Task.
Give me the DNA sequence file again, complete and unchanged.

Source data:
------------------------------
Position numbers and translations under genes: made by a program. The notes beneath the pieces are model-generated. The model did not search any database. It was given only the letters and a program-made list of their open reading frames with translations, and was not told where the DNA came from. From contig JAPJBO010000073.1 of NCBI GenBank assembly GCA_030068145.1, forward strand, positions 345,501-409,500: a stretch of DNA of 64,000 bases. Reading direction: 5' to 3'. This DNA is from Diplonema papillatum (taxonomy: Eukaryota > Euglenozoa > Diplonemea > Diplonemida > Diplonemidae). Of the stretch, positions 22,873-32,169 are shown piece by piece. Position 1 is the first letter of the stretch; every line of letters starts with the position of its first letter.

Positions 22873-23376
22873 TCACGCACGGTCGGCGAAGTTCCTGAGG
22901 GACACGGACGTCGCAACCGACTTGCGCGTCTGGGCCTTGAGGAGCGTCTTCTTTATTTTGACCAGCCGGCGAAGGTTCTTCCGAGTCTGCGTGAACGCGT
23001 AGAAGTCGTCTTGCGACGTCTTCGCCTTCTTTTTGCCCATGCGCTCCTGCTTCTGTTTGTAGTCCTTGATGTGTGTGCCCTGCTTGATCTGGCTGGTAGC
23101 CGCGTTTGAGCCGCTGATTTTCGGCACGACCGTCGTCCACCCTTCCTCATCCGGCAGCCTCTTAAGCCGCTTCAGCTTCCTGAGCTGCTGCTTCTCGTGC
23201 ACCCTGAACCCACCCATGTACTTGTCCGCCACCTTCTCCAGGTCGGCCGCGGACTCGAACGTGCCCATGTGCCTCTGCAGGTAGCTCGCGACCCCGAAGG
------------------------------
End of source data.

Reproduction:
Position numbers and translations under genes: made by a program. The notes beneath the pieces are model-generated. The model did not search any database. It was given only the letters and a program-made list of their open reading frames with translations, and was not told where the DNA came from. From contig JAPJBO010000073.1 of NCBI GenBank assembly GCA_030068145.1, forward strand, positions 345,501-409,500: a stretch of DNA of 64,000 bases. Reading direction: 5' to 3'. This DNA is from Diplonema papillatum (taxonomy: Eukaryota > Euglenozoa > Diplonemea > Diplonemida > Diplonemidae). Of the stretch, positions 22,873-32,169 are shown piece by piece. Position 1 is the first letter of the stretch; every line of letters starts with the position of its first letter.

Positions 22873-23376
22873 TCACGCACGGTCGGCGAAGTTCCTGAGG
22901 GACACGGACGTCGCAACCGACTTGCGCGTCTGGGCCTTGAGGAGCGTCTTCTTTATTTTGACCAGCCGGCGAAGGTTCTTCCGAGTCTGCGTGAACGCGT
23001 AGAAGTCGTCTTGCGACGTCTTCGCCTTCTTTTTGCCCATGCGCTCCTGCTTCTGTTTGTAGTCCTTGATGTGTGTGCCCTGCTTGATCTGGCTGGTAGC
23101 CGCGTTTGAGCCGCTGATTTTCGGCACGACCGTCGTCCACCCTTCCTCATCCGGCAGCCTCTTAAGCCGCTTCAGCTTCCTGAGCTGCTGCTTCTCGTGC
23201 ACCCTGAACCCACCCATGTACTTGTCCGCCACCTTCTCCAGGTCGGCCGCGGACTCGAACGTGCCCATGTGCCTCTGCAGGTAGCTCGCGACCCCGAAGG